I have become aware of your power over me. I realize that you used me. You used my determination, strength, willpower, and knowledge to control me. You turned me into your slave as you lured me into your dark trap. You manipulated my thoughts, words, and actions, making me believe that I was going to have a happier life with you. You made me forsake all my morals and values, turning me into a person that I would never have thought I would be. You weakened me, making my body and limbs unable to function as normal. Throughout all this, you blinded me. You changed the way I looked at things and caused me to believe that you were doing what was best for me. You created a deep hole into my heart, stripping away any self-confidence or joy that remained.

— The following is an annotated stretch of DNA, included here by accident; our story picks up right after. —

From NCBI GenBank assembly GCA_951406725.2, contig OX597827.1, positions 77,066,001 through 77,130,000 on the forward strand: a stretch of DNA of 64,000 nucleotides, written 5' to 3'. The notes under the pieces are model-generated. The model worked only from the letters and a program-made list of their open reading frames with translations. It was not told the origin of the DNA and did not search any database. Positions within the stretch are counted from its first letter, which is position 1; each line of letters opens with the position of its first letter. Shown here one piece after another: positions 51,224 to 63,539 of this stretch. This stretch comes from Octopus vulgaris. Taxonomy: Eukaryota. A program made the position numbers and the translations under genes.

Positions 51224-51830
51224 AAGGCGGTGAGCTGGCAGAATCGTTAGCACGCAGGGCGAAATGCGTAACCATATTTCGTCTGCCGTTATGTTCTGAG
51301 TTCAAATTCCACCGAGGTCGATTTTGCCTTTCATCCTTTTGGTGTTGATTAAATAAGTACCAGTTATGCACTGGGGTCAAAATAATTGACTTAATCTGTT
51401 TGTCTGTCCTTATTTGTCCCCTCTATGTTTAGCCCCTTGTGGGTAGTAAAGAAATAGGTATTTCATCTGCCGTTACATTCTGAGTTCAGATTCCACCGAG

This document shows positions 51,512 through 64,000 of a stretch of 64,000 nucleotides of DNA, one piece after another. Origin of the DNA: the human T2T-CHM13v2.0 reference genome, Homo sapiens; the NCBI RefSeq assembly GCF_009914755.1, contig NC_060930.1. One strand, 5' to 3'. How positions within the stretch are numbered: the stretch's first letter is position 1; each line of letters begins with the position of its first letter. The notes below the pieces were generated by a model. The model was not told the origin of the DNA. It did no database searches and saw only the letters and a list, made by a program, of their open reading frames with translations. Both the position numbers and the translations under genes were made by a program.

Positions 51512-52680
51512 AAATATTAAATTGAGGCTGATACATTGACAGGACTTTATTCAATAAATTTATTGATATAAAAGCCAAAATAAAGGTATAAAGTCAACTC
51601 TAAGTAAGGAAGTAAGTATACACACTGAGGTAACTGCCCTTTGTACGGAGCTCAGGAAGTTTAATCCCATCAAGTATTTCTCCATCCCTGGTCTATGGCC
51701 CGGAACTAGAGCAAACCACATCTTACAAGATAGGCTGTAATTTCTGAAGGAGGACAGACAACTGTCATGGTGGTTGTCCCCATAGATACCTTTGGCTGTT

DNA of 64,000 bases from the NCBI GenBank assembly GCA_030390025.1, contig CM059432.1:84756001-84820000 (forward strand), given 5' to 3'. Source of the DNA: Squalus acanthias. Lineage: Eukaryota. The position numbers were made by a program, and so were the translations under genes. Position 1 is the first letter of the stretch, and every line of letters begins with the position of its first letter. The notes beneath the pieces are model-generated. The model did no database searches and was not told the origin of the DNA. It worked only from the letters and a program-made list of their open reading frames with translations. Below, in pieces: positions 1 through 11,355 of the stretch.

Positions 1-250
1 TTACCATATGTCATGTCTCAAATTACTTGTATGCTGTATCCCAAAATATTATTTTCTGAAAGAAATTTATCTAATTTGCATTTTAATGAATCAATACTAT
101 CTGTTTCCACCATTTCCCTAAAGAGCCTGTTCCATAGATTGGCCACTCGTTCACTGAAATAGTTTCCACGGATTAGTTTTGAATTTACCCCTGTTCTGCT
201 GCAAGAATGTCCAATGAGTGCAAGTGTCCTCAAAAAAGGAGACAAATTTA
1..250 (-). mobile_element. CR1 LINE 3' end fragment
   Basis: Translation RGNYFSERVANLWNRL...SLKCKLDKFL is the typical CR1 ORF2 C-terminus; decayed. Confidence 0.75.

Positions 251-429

You nearly took my life on countless occasions. You were the reason why I had two breathing tubes inserted. You were the reason why I was put onto kidney dialysis. It was you who made my kidneys, liver, and heart fail. It was you who weakened my muscles to the extent that I could not breathe. Because of you, I had to receive four blood transfusions. By listening to you, ED, I nearly killed myself. I subjected myself to your will, hoping that you would somehow transform my life into splendor by making me thin. But you did not stop when I was thin. No. ED, you continued to use your ruthless powers and deceptive ways to take my life away.